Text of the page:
As we celebrate our nation’s Independence Day, it’s appropriate to reflect not only on that which makes us proud to be Americans, but also on how we can hand down to our children and grandchildren a system of justice that honors the Founding Fathers and the generations of patriots who followed them. We have much work to do, because at this time in our history the United States’ criminal justice system is broken. I provide a close examination of many of the problems in my book, “Illusion of Justice: Inside Making a Murderer and America’s Broken System” (Harper 2017), but I also believe we can fix what is ailing.
Dean Strang and I traveled across the U.S. and internationally on a lecture tour following the success of the Netflix documentary series Making A Murderer, which recounted the murder trials of Steven Avery and Brendan Dassey.
On that lecture circuit, we were asked a number of insightful and challenging questions from concerned members of the public. One of the most important: If I am not a police officer, lawyer or judge, what can I do to make the justice system better? I provide some suggestions in my book, but here is a simple one:
Take Jury Duty Seriously
One of the most important contributions each of us can make is to embrace jury service. For many people, the prospect of jury duty is on par with a root canal – something that makes people grimace and devise a plan to dodge it. This leaves a small pool of potential jurors who may not be representative of the community, much less of the defendant’s peers.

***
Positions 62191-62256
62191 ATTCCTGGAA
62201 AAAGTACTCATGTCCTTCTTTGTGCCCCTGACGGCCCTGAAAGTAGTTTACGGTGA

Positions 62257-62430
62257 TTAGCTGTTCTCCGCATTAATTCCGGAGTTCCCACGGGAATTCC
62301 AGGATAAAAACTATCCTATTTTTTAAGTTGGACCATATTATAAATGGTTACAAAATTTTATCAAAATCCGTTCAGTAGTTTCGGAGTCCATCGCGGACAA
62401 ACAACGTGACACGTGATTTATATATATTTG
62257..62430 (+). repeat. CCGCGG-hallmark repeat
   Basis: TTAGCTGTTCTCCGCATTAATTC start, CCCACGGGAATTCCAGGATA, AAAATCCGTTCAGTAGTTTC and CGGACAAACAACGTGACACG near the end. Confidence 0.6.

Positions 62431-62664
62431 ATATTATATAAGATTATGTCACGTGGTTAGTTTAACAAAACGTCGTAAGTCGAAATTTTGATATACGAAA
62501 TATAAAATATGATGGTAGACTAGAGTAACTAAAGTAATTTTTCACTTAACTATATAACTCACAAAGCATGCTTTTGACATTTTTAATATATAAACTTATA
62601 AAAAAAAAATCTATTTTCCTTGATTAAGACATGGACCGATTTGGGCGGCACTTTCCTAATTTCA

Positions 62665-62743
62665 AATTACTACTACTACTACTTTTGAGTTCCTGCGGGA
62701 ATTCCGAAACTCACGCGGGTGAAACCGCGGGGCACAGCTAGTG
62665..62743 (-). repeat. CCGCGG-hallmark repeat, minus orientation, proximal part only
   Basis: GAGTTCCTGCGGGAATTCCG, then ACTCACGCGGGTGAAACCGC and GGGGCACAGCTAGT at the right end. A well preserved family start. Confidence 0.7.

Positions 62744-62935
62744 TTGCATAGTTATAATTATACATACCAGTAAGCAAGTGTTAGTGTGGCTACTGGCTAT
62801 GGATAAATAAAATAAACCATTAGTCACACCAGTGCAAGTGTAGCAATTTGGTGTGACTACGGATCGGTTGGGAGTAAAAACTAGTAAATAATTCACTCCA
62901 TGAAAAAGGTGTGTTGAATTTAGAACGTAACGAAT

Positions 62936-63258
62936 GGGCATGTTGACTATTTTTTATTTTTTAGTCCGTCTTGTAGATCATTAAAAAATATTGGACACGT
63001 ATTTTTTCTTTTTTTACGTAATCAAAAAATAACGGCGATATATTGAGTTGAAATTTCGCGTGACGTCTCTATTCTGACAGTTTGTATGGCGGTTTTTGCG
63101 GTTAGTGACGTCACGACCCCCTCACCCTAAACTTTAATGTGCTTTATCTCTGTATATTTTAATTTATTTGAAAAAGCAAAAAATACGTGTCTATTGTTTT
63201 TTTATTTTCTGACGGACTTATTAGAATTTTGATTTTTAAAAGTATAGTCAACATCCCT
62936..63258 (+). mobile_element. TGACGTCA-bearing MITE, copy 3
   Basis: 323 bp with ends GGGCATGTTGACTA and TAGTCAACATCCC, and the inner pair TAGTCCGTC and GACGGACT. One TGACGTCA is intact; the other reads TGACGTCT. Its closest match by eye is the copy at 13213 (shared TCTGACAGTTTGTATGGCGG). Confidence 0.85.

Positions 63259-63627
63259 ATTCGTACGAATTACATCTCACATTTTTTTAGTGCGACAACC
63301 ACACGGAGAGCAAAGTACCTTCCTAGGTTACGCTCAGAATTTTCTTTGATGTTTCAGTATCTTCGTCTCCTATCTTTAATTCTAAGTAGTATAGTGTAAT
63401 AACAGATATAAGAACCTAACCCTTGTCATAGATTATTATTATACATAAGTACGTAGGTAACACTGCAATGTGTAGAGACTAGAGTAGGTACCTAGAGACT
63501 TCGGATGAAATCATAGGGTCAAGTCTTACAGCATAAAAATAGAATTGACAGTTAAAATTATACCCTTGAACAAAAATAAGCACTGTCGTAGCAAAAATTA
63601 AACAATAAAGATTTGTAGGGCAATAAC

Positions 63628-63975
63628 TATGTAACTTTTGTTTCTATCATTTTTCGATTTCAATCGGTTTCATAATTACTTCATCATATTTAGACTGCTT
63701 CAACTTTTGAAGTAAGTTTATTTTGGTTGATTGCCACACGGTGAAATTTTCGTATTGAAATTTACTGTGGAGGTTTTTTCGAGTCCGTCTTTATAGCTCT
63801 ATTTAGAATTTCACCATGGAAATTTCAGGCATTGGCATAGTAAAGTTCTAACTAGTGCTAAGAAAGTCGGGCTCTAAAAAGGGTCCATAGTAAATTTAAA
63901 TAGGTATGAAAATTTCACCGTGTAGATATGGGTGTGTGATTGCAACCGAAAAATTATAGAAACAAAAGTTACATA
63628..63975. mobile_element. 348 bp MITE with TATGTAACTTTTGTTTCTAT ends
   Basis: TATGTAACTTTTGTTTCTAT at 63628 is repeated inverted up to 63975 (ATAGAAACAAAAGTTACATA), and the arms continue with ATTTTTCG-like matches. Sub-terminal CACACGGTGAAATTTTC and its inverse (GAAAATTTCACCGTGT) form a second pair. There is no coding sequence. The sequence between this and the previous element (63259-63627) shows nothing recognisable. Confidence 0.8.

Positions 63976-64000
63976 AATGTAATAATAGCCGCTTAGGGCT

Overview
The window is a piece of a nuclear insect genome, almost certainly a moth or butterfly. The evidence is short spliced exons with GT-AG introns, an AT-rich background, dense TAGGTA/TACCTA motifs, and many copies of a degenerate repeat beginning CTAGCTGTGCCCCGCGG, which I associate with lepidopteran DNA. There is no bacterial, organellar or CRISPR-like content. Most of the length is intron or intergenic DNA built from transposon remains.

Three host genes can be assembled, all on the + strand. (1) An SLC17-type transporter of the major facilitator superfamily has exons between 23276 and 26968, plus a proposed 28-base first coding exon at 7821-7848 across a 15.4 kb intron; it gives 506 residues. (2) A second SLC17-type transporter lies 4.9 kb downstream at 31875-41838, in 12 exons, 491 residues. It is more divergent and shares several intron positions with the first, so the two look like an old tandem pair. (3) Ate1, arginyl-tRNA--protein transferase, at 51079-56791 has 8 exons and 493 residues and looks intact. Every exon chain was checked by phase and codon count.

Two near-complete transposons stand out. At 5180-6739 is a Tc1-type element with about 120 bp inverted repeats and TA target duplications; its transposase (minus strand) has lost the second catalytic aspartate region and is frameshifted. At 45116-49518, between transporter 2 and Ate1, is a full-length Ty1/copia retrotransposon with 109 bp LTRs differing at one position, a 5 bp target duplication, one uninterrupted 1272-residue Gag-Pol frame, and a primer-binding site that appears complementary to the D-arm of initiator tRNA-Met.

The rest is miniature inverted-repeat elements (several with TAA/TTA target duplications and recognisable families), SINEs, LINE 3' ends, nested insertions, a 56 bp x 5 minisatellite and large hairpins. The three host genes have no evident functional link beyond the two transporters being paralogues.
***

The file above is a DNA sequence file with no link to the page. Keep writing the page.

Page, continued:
There is a lot of praise – and rightfully so – for the brave men and women who enlist in the various branches of the U.S. military to serve and protect our nation. They put themselves in harms way to defend our constitution. But we can also defend that same constitution by accepting our civic duty to serve as jurors, without the risk of harm those serving in the military face. Jury duty is the only chance most people get to participate directly in the judicial branch of our government. We need to accept that duty generously.
Remember, answering the call for jury duty does not mean you will actually serve on a jury. It is equally important to be honest with the judge and lawyers if you cannot be impartial in a case. If pretrial publicity or a personal experience in your life could impact how you assess the case, say so. That’s doing your duty just as much as serving on a particular jury. A case better suited to you may come around later. Of course, you must also be honest about upholding those fundamental principles that have formed the bedrock of this nation’s justice system: the presumption of innocence and the government’s burden of proof beyond a reasonable doubt.
Together we can fix our justice system so that generations that follow will be just as proud to embrace the celebration of the Fourth of July.